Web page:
Skip to main content
main-content

01.12.2011 | Research article | Ausgabe 1/2011 Open Access

BMC Public Health 1/2011

Physician privacy concerns when disclosing patient data for public health purposes during a pandemic influenza outbreak

Zeitschrift:
BMC Public Health > Ausgabe 1/2011
Autoren:
Khaled El Emam, Jay Mercer, Katherine Moreau, Inese Grava-Gubins, David Buckeridge, Elizabeth Jonker
Wichtige Hinweise

Electronic supplementary material

The online version of this article (doi:10.​1186/​1471-2458-11-454) contains supplementary material, which is available to authorized users.

Competing interests

The authors declare that they have no competing interests.

Authors' contributions

KEE designed the study, performed data analysis, and contributed to writing the paper. JM designed the study and contributed to writing the paper. KM collected the data, performed data analysis, and contributed to writing the paper. IGG designed the study and contributed to writing the paper. DB designed the study and contributed to writing the paper. EJ coordinated the study and contributed to writing the paper. All of the authors have read and approved the final manuscript.

Abstract

Background

Privacy concerns by providers have been a barrier to disclosing patient information for public health purposes. This is the case even for mandated notifiable disease reporting. In the context of a pandemic it has been argued that the public good should supersede an individual's right to privacy. The precise nature of these provider privacy concerns, and whether they are diluted in the context of a pandemic are not known. Our objective was to understand the privacy barriers which could potentially influence family physicians' reporting of patient-level surveillance data to public health agencies during the Fall 2009 pandemic H1N1 influenza outbreak.

Methods

Thirty seven family doctors participated in a series of five focus groups between October 29-31 2009. They also completed a survey about the data they were willing to disclose to public health units. Descriptive statistics were used to summarize the amount of patient detail the participants were willing to disclose, factors that would facilitate data disclosure, and the consensus on those factors. The analysis of the qualitative data was based on grounded theory.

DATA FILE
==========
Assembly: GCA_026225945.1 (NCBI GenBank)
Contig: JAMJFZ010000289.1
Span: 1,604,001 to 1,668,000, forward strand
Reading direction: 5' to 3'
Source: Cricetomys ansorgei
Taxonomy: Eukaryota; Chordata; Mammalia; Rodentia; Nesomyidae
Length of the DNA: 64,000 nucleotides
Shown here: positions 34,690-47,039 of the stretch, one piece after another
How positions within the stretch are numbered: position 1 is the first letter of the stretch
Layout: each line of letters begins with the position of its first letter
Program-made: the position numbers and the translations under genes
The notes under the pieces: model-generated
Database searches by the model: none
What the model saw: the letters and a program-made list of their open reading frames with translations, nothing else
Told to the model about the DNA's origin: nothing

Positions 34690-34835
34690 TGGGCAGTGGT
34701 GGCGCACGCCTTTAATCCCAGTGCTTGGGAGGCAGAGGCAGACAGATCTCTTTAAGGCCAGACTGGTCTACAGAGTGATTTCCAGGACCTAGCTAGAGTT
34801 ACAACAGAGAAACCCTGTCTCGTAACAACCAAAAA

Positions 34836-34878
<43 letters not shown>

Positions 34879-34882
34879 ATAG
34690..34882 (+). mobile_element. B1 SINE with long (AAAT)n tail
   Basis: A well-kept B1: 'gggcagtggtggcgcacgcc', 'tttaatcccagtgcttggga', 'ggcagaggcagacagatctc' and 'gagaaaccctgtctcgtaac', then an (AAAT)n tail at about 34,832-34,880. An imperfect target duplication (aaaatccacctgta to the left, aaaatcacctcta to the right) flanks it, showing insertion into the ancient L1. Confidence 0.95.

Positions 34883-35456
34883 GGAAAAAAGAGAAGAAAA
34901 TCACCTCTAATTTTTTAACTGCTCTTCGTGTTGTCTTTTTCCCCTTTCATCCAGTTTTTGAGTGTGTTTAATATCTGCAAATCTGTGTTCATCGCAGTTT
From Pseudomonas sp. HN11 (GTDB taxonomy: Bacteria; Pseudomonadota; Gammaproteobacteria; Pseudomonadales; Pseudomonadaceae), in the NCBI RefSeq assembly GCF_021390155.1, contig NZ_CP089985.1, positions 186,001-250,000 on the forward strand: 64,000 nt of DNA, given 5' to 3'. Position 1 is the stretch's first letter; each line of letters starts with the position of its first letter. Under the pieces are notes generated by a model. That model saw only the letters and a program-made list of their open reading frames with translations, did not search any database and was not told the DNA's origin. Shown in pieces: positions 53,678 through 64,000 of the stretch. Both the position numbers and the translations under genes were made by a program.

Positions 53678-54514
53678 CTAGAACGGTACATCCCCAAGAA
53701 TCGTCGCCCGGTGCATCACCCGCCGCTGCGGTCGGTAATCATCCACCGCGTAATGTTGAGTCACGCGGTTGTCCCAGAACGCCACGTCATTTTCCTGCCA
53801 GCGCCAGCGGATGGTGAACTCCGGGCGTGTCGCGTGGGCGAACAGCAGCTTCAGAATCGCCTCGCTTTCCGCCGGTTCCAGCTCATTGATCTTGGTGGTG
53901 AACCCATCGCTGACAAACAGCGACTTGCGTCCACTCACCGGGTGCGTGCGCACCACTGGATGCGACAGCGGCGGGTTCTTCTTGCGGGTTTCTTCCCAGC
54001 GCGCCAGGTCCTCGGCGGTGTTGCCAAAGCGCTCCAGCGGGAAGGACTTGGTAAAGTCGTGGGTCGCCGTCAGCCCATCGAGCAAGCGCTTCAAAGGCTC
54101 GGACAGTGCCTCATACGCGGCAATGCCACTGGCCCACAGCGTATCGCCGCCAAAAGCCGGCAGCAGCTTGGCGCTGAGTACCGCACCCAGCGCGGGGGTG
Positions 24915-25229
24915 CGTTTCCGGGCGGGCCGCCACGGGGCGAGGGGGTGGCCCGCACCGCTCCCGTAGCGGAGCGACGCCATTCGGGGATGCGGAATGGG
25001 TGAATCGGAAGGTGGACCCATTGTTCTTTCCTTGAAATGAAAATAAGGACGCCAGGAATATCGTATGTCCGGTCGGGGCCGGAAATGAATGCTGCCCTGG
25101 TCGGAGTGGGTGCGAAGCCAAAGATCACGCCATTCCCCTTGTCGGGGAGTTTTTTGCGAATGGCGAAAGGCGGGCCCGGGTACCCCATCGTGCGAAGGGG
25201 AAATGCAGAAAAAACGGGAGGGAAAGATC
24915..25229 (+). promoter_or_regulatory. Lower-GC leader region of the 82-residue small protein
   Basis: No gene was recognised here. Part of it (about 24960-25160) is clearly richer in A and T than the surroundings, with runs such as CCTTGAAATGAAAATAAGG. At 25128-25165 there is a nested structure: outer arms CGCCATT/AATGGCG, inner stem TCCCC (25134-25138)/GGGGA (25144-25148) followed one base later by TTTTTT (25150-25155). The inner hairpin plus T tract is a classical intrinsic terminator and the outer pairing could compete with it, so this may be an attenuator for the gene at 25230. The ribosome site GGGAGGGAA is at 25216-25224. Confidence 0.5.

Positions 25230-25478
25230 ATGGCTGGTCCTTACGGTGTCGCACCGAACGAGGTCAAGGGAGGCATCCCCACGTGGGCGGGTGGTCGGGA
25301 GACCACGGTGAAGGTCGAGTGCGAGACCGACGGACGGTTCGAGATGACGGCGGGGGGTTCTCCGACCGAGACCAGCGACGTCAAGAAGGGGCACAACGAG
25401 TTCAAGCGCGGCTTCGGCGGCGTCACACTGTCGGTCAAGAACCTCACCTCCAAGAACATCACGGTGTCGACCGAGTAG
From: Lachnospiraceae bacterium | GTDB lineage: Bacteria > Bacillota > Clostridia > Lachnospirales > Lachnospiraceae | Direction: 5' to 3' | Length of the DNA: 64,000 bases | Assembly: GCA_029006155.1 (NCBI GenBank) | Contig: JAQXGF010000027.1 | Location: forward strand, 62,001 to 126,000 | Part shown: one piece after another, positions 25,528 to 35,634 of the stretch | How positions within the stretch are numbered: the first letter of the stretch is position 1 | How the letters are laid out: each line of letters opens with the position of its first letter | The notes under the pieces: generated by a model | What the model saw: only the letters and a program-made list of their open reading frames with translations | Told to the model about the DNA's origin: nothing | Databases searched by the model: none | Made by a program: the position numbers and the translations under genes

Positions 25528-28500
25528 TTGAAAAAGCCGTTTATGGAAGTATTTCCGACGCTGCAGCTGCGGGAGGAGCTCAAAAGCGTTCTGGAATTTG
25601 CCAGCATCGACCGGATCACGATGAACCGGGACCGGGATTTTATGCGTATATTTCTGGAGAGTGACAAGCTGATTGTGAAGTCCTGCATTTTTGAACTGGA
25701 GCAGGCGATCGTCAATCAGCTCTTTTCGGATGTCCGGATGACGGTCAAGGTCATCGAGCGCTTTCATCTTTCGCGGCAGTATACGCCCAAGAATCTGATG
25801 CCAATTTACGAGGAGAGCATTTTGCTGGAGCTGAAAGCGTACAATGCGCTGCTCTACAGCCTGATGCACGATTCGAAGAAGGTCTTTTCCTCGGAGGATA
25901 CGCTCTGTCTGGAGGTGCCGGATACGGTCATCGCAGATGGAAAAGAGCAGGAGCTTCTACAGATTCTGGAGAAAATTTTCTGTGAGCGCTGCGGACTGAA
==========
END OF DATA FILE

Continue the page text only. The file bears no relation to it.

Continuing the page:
Results

The family doctors were reluctant to disclose patient data to public health units. This was due to concerns about the extent to which public health agencies are dependable to protect health information (trusting beliefs), and the possibility of loss due to disclosing health information (risk beliefs). We identified six specific actions that public health units can take which would affect these beliefs, and potentially increase the willingness to disclose patient information for public health purposes.

Conclusions

The uncertainty surrounding a pandemic of a new strain of influenza has not changed the privacy concerns of physicians about disclosing patient data. It is important to address these concerns to ensure reliable reporting during future outbreaks.
Zusatzmaterial
Additional file 1: Summary of Health Reporting Literature. A literature review of empirical studies evaluating the extent to which providers report communicable diseases where reporting is mandated. (PDF 198 KB)
12889_2011_3236_MOESM1_ESM.PDF
Authors’ original file for figure 1
12889_2011_3236_MOESM2_ESM.eps
Authors’ original file for figure 2
12889_2011_3236_MOESM3_ESM.jpeg
Literatur
Über diesen Artikel

Weitere Artikel der Ausgabe 1/2011

BMC Public Health 1/2011 Zur Ausgabe